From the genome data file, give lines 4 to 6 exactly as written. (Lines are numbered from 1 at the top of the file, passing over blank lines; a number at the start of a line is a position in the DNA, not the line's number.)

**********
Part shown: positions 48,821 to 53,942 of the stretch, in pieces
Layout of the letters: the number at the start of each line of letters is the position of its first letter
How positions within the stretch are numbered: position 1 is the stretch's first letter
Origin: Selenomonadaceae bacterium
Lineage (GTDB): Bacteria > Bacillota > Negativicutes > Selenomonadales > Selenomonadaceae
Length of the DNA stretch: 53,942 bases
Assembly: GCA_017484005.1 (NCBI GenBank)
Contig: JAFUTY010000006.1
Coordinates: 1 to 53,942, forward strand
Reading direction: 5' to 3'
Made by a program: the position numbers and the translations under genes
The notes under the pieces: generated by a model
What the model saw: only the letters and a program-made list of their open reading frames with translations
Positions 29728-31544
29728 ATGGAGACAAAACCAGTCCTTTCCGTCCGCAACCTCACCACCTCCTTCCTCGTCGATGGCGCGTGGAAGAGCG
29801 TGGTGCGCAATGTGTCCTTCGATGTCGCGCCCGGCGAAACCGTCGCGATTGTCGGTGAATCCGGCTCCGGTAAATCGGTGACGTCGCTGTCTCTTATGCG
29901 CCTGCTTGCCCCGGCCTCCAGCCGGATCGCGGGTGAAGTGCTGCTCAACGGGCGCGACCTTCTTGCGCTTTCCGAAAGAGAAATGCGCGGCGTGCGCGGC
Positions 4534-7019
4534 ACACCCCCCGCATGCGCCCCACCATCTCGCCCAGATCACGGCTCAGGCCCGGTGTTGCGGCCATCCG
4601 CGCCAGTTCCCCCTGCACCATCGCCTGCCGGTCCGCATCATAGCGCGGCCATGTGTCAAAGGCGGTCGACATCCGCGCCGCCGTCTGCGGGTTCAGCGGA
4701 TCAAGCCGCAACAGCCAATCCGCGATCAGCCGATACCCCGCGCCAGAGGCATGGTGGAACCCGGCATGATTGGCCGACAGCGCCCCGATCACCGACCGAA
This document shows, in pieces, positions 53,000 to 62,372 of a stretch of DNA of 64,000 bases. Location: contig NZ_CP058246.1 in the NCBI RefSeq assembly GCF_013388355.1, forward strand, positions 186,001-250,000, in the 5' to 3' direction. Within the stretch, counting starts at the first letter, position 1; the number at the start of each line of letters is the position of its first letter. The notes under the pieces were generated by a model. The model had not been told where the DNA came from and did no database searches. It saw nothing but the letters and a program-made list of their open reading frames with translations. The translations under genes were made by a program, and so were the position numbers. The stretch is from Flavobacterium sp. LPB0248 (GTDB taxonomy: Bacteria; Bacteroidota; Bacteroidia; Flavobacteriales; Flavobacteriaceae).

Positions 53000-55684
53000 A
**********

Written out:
Origin: Selenomonadaceae bacterium
Lineage (GTDB): Bacteria > Bacillota > Negativicutes > Selenomonadales > Selenomonadaceae
Length of the DNA stretch: 53,942 bases